Long-Term Care for the Stroke Patient in Family Home Care

Author(s): 

Kathy Henley Haugh, PhD, RN

In his article “Long-Term Care for the Stroke Patient in Family Home Care,” the author relates the exemplary care of an older woman who sustained a stroke at the age of 84. The family provided care for this stroke survivor admirably until her death 10 years later. The woman’s disabilities included right-sided paralysis, dysphasia, dyspraxia, and aphasia, as well as complications specific to enteral tube feedings, seizure activity, and urinary elimination. In the United States, approximately 780,000 Americans suffer a new or recurrent stroke each year. The median survival time after a first stroke for individuals age 60-69 years is 6.8 years for men and 7.4 years for women; for those older than age 80 years, the median survival time is 1.8 years for men and 3.1 years for women. Fifty percent to 70% of stroke survivors regain functional independence; 15-30% are permanently disabled.1

Most healthcare professionals and laypersons would likely agree that older adults want to and should be cared for in their homes, with institutional care being envisioned as a last resort. Unfortunately, this home care comes at a price. The author presents well the burden that home care placed on the family of this 84-year-old stroke survivor, highlighting the important role of the physician in creating a gratifying versus an unpleasant experience in home care. Indeed, the majority of stroke survivors in the United States will receive long-term care from family members in their own homes; over a 10-year period such as that presented by the author, the overwhelming majority of that care will be family-centered unless the family has the financial wherewithal to provide skilled and custodial care. The family caregiver may experience financial difficulty, social isolation, as well as anxiety and energy depletion related to unfamiliar care situations. Caregivers may ultimately suffer poor physical and mental health subsequent to their investment in caregiving. Caregivers need emotional support, information, knowledge, and skills to overcome the uncertainty and challenges that evolve over the course of home care, whether it is 60 days or 10 years. They need guidance to anticipate and prioritize needs and to learn coping strategies and problem-solving. Yet, in one study of 99 family caregivers of patients with stroke (n = 95) and brain injury (n = 4), unpaid family caregivers reported feeling unprepared and inadequately supported by home health agencies, whose services were often terminated abruptly.2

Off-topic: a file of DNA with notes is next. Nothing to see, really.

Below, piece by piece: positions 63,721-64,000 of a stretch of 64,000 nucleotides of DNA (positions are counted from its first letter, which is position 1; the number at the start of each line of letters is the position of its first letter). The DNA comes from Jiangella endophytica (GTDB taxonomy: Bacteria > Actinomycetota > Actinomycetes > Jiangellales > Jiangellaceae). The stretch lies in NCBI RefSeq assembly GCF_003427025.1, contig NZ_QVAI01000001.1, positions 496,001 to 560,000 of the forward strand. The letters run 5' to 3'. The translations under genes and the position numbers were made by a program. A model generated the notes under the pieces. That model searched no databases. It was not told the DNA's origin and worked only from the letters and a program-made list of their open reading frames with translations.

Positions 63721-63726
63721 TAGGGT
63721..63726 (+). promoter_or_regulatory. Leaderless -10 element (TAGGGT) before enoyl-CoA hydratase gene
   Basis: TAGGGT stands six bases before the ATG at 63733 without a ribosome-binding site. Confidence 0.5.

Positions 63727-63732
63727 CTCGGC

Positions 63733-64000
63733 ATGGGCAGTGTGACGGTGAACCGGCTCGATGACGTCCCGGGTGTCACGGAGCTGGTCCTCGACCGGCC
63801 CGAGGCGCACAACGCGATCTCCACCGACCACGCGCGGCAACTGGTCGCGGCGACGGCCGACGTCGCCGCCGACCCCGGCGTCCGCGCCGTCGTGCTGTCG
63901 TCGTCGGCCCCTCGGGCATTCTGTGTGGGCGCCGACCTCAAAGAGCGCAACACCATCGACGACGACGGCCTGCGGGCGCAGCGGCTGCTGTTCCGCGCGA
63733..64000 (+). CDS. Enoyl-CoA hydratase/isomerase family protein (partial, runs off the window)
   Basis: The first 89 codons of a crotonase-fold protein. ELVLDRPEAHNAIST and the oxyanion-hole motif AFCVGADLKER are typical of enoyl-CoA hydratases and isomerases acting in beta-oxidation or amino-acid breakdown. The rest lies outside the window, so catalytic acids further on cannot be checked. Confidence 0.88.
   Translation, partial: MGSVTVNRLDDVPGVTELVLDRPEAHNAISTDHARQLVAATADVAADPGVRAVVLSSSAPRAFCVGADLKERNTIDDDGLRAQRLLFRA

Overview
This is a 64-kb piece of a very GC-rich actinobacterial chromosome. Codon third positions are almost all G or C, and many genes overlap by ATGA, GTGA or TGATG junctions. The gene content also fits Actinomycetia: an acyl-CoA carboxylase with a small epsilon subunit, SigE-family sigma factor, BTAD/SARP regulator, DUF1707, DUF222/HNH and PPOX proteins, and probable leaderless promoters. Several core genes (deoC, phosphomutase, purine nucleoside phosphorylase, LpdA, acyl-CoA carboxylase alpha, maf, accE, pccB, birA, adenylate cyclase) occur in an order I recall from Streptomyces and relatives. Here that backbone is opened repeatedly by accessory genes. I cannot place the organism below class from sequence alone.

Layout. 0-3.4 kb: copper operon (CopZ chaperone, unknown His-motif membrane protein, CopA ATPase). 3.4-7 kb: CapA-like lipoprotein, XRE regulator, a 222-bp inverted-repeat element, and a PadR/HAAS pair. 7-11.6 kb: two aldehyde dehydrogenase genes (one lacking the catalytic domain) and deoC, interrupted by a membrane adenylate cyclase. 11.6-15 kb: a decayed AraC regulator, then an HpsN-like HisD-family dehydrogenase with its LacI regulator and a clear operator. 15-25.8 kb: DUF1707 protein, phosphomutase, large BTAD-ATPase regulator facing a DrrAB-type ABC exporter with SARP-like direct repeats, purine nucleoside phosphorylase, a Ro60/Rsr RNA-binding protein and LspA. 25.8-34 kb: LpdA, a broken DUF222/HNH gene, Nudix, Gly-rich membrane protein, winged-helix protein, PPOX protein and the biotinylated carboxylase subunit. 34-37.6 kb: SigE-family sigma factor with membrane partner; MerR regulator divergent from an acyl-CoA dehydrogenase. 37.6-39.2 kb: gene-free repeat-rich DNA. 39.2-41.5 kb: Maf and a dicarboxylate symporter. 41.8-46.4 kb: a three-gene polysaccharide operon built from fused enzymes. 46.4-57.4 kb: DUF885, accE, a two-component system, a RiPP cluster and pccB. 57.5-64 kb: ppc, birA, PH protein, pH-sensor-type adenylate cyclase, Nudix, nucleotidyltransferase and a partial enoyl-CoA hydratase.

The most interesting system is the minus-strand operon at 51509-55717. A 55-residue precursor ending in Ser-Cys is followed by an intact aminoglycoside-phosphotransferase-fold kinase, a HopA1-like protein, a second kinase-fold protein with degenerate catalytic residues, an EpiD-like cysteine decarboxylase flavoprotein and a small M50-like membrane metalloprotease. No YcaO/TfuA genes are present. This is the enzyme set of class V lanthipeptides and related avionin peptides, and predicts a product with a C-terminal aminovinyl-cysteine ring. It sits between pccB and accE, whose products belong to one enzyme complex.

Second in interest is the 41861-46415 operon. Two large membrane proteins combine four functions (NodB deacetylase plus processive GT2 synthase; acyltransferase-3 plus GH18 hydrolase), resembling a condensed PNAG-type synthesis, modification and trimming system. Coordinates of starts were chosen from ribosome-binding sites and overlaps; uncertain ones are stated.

The economic value of these unpaid informal family caregivers of stroke patients has been conservatively estimated at $6.1 billion, based on a population age 70 years and over.3 Considering even these modest cost savings to the healthcare system, it seems prudent that the U.S. healthcare system should nurture and care for the caregivers themselves. Informational resources for caregivers abound through local agencies, as well as through computer resources and websites. Financial compensation from Medicare, Medicaid, and private/supplemental sources for human and material resources, however, is usually short-term and would definitely not encompass the 10-year period noted in the author’s article. Additional agencies/services over time may include adult daycare, adult foster care, respite care, and others. These often are out-of-pocket expenses to the patient and to the family caregiver. Even in the best of situations, the family caregiver is often left in a quandary, not knowing where to begin or how to navigate the system.

To whom does the caregiver turn for help? Physician involvement in home care is mandated through Medicare. Yet, the extent of physician involvement is ultimately up to the physician as to whether that entails home visits, active planning, or merely oversight of care. Nurse-led initiatives to meet the needs of family caregivers have been found to be effective and efficient, but these initiatives cannot exist in a vacuum. Given the political, economic, and social climate in the United States, support of the family caregiver of a long-term stroke patient is truly an interdisciplinary endeavor. Rarely will one discipline be sufficiently knowledgeable as to the providers and policies and the barriers and opportunities that exist for family caregivers of stroke survivors. A partnership between advanced practice nurses, community nurses, physicians, patients, and family caregivers promotes quality care through a holistic approach.4 This partnership must be predicated on open communication and trust among all participants to ensure accurate assessment of needs and an individualized plan of care.

New systems of healthcare will continue to evolve, such as innovative entrepreneurs of care for older adults and Program of All-inclusive Care for the Elderly (PACE) alternatives in certain states. Yet, these new programs and subsequent programs will continue to fall short on meeting the needs of caregivers of stroke patients without the sustained passion and commitment of all of those involved: policymakers, physicians, nurses, patients, and caregivers themselves.

The author reports no relevant financial relationships.